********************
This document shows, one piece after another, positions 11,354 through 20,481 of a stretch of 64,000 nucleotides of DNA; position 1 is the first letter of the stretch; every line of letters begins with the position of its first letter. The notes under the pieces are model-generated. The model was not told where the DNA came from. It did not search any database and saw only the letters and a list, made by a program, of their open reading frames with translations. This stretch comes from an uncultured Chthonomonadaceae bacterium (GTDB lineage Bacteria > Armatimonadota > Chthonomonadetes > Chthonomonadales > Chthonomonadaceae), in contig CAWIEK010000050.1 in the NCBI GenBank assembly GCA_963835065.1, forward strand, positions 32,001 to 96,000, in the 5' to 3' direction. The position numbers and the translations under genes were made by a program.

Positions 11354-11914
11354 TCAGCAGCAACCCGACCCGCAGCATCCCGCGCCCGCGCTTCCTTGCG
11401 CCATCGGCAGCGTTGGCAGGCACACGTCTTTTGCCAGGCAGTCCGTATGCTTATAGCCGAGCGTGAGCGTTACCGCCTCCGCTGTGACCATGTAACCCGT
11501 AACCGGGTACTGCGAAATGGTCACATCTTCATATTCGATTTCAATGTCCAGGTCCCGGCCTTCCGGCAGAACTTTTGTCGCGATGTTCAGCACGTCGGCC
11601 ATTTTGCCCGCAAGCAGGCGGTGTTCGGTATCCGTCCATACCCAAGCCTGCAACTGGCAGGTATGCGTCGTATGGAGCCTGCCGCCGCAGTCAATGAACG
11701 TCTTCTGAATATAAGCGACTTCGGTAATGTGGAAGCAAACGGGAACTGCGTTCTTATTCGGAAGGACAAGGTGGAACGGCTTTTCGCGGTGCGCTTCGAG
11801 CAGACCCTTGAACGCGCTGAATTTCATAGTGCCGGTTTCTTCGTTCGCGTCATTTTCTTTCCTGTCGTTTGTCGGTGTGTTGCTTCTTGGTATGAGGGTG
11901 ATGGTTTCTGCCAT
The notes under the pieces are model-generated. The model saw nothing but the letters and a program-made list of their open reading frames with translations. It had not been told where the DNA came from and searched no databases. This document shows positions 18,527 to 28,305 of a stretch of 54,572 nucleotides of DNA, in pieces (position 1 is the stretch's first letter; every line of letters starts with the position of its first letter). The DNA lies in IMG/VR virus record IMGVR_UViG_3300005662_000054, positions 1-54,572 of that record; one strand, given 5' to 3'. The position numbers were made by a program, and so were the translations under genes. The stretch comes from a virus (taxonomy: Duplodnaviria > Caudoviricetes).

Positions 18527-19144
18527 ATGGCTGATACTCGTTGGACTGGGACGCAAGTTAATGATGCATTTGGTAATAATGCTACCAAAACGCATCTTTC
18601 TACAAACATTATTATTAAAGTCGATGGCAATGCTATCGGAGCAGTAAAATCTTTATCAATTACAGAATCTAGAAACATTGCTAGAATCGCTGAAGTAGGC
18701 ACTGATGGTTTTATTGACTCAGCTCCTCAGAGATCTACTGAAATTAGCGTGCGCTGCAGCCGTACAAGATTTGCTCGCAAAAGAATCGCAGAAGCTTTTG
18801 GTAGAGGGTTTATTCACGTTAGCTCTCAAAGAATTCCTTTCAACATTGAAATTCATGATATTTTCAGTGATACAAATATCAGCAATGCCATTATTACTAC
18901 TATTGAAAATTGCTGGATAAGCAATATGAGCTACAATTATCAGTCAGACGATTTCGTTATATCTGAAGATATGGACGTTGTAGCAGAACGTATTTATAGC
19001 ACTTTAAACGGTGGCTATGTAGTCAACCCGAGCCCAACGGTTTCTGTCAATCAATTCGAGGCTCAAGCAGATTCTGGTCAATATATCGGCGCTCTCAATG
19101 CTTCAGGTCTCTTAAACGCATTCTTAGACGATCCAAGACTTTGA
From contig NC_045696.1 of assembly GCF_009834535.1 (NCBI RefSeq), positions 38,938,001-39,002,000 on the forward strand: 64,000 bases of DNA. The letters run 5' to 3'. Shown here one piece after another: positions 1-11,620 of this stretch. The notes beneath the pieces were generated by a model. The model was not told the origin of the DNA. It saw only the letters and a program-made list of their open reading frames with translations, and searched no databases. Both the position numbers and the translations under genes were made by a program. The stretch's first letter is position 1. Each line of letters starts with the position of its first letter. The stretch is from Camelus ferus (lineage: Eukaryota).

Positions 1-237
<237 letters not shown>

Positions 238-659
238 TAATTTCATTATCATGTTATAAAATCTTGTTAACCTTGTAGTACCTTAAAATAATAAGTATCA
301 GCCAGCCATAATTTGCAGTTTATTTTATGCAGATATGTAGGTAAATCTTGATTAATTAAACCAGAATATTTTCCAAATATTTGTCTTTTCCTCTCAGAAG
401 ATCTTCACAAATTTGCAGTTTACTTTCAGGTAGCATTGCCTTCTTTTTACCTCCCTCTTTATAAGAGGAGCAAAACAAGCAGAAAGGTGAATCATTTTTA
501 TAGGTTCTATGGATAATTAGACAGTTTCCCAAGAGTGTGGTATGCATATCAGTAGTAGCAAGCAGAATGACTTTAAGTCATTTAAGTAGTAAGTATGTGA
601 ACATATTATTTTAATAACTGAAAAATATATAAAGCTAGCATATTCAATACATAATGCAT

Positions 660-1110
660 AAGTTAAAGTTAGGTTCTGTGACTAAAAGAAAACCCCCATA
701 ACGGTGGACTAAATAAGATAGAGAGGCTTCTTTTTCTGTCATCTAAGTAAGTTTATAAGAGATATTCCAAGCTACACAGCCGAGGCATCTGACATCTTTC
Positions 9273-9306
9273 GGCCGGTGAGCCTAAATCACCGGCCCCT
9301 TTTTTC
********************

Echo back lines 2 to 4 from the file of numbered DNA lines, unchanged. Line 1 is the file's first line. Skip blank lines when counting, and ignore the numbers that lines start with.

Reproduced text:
Positions 11354-11914
11354 TCAGCAGCAACCCGACCCGCAGCATCCCGCGCCCGCGCTTCCTTGCG
11401 CCATCGGCAGCGTTGGCAGGCACACGTCTTTTGCCAGGCAGTCCGTATGCTTATAGCCGAGCGTGAGCGTTACCGCCTCCGCTGTGACCATGTAACCCGT